April 16,2016

Our bungalow was located on Myers Street, otherwise known as “ The Green “, a dead end circle off Tremont Avenue with no traffic , lots of grass, towering horse chestnut trees and children to play with.

The Green was at  the epicenter of Throggs Neck in that it opened on the  Tremont Avenue trolley tracks , about 25 yards from the  trolley track turnaround at Eastern  Boulevard  ( Now Bruckner Boulevard )…  a short walk across Bruckner Blvd  to either St Benedict Church and  Grammar School or  the Interboro Movie theater which would later become my Saturday home….then, just around the corner to the 45th  Precinct of NYPD and my Aunt Lilly’s house, on Revere Avenue,  just opposite the police station..

Across Tremont Avenue from the Green opening was Saint Raymond Cemetery annex which was about a thousand times larger than the small cemetery in front of St Raymond Church, about 3 miles away, where my grandmother and her father are buried.

I have no information relating to how my maternal grandparents ,Lillian Springstead and her husband , Philip Joseph Tenety ( orphan )  crossed paths  and married..  At this very moment I am looking at my wall photo gallery and can see them  standing in my aunt Lilly’s backyard ,  in their sixties,  with his arm around her.  I know she had a very difficult time raising her family while he binge drank his life away, and I know as she was being carried out  ( by hand ) for her final trip to the hospital ( stroke ) my grandmother  told my mother , “ be good to your father “.  Classy lady.

Two years earlier, 1939,   my   grandmother,  moved out of the three room bungalow she had built for herself, so that I ( age 3 ) could have a back and side yard to play in.  She moved back into her husband’s  dark,  tiny  basement apartment where he slept off his binges,  into the  two family rental house , making it a three  family house.  Her  back yard connected to our backyard yard, so I saw her just about every day.  Its strange, because mostly I just remember her happy chatter with my mother at our kitchen table, and  the pranks  she pulled, such as  sabotaging my Lincoln Log Cabin and laughing all the way to the door. She loved to tease me. She died in 1941 when I was five.

As for my grandfather Philip Joseph Tenety,  I now recollect having  had more personal experiences with him than I realized.  I know he respected my mother, his baby of ten, Ruth Margaret, and I know he was grandfatherly to me.  My most vivid memories of him relate to his trips through our connected yards to visit my mother carrying the Daily News and The Daily Mirror ( both 2 cents ).  But I especially remember one Sunday dinner  visit with him carrying a lemon meringue pie.  My father was on a ladder painting the window trim and my grandfather stopped to chat with him. Evidently, my father said something to him which he took  as an insult. He put the pie down and was exiting the yard, when the window my father was painting flew open. Think of Maureen O Hara in the  “Quiet Man” .  The red paint my father had been using was now deposited on my father, the ladder, and the concrete walk below.  Scenes like this didn’t threaten me because I knew before sundown, or at least by tomorrow, my parents would be measuring for drapes, a rug, or whatever.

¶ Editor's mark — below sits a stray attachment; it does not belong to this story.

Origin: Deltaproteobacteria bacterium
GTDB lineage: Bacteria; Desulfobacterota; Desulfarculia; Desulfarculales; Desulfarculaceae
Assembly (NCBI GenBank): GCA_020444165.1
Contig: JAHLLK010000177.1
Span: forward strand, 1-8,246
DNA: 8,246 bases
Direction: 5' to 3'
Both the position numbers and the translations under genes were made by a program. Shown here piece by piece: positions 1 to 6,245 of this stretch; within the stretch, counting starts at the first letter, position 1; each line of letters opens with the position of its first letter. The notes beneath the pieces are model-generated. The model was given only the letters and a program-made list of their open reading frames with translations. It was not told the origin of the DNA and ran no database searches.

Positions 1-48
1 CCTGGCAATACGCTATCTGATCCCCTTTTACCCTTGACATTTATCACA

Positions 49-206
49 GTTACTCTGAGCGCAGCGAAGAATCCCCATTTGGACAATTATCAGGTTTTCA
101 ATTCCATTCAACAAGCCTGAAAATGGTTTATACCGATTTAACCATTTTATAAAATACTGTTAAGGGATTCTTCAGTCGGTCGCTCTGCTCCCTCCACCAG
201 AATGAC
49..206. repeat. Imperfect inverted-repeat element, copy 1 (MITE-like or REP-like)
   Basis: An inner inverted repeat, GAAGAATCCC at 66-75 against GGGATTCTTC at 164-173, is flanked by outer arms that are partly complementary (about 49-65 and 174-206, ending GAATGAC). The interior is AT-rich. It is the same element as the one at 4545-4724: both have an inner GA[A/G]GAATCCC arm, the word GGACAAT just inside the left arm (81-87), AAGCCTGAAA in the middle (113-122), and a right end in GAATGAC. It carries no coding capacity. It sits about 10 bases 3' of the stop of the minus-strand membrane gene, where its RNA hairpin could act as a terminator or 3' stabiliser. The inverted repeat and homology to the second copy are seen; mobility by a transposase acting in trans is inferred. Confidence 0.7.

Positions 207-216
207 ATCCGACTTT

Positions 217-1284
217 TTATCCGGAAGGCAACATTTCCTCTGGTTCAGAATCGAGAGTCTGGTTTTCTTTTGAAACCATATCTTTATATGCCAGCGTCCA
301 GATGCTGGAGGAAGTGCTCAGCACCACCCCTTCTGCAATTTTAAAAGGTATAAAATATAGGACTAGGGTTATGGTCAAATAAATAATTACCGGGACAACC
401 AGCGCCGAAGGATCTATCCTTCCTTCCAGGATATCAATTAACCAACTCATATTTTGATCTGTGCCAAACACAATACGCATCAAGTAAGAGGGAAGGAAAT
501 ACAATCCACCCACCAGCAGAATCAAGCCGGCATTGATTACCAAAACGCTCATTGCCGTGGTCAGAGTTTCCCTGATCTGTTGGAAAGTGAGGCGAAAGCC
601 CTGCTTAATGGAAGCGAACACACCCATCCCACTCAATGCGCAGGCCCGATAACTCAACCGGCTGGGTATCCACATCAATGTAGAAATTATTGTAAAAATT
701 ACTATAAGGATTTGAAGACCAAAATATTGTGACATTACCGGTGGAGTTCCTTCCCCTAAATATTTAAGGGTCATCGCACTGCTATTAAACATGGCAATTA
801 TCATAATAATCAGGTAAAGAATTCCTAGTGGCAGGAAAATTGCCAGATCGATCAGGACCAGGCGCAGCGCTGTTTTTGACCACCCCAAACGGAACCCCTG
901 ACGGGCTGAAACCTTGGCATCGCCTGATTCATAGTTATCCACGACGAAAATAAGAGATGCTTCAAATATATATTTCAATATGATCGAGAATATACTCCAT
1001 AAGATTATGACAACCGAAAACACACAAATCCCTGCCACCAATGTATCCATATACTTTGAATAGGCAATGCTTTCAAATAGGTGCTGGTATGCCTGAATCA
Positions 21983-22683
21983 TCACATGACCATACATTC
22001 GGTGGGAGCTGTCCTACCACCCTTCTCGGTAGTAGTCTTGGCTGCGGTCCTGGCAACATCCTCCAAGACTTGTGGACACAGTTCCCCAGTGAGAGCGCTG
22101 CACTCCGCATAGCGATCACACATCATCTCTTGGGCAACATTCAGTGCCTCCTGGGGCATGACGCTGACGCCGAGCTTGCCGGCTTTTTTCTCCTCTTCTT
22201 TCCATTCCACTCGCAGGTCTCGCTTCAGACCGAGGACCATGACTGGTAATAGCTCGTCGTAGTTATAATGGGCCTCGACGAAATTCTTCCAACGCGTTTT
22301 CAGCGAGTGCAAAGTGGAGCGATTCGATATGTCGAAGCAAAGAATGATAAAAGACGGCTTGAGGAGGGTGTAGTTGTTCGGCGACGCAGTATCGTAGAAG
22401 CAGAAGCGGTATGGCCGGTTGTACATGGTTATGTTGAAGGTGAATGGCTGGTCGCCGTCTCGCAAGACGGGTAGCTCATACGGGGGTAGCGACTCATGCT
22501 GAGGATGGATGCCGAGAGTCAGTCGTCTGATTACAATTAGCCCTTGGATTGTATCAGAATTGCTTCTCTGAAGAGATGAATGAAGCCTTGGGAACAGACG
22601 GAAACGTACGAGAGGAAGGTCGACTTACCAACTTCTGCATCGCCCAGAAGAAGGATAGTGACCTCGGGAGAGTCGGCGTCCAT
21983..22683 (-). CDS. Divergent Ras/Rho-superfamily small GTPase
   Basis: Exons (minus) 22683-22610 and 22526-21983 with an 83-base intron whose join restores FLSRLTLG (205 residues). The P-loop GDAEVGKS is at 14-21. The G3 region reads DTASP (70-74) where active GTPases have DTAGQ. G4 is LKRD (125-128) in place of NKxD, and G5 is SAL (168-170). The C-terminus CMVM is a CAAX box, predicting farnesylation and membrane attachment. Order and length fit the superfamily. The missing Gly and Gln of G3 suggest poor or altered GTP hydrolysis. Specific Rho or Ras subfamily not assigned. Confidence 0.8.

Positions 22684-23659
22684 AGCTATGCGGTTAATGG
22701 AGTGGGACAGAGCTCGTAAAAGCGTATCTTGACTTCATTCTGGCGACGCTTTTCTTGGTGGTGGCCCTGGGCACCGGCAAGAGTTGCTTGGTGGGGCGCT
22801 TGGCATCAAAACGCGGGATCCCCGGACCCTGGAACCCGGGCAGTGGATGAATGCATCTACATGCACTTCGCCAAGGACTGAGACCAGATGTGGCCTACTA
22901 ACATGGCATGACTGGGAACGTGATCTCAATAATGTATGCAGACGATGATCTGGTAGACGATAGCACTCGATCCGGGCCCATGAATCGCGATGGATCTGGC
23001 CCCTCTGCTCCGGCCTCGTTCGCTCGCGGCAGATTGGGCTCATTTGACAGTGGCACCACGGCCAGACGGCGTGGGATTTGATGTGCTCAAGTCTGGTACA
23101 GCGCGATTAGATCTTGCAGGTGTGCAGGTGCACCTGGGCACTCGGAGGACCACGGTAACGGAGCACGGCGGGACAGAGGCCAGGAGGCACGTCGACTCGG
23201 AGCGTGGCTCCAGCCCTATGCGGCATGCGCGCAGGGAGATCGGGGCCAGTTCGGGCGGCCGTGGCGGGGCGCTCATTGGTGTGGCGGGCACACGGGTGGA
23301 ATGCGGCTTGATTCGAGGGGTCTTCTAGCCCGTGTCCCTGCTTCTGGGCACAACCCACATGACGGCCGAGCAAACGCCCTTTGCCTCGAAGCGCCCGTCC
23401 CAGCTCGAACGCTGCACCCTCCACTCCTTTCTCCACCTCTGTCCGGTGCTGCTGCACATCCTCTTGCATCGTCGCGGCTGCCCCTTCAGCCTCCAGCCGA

My grandfather  enjoyed explaining things to me. He would utter “old sayings” and I catalogued them mentally and I would use them again and again at management meetings  when I became President of Majestech, and add a few I came across on my own..

I can also remember him teaching me how to plant a “ Victory Garden “ in our side yard.

And, I  remember the day he died at the corner of the Green and Tremont Avenue.  I was playing four corner tag with my friends and he was on his way to work ( on trolley cars ) ,  walking toward the trolley turnaround when suddenly he stumbled forward, dropped his lunchbox and grabbed onto the street pole with both hands and gradually sunk to his knees, and then the ground.  He was unconscious and the only thing I could think to do was run home ( fifty yards ) to get my mother. She arrived about the same time as a priest, Father Jordan from St Benedict.  Father Jordan must have said something my mother didn’t like ( ” is he drunk ?” ) because my mother  tore into him verbally .  I don’t know any of the details and never asked my mother.  But, I can tell you with my mother, when defending one of her own, or an underdog, or any animal,   there never, ever was a choice between fight or flight.

And, also about my grandfather.  I can remember the day I was chased by some older boys because I made the mistake of telling them I was half Jewish.  I didn’t realize it, but there were a lot of Germans living in Throggs Neck by that time ( we even had German Stadium ), and I can even  remember talk on the checkout line at the A&P that Germany had the world’s best army and would win the war.

Anyway,  when I told these boys I was half  Jewish I wish I had been a little closer to home.  They chased me in and out backyards for about five blocks and right up to the front door of our  bungalow.  My grandfather was sitting on our front porch, but I was in full flight and ran right past him.  Once I was inside, heart pounding, I doubled back to where I could hear what was going on and I remember my grandfather talking to  the boys.  I can remember him saying to them “ Jesus was a Jew, just like this little boy.  Would you chase Jesus ?”  End of story. but I can remember thinking “ Hey, I’m a Jew just like Jesus” . And, I felt special ! . But  I also felt I needed to be a lot more  careful going forward because I didn’t like being the fox in a Throggs Neck fox hunt.  Especially since there were so few ” foxes” living in the area.


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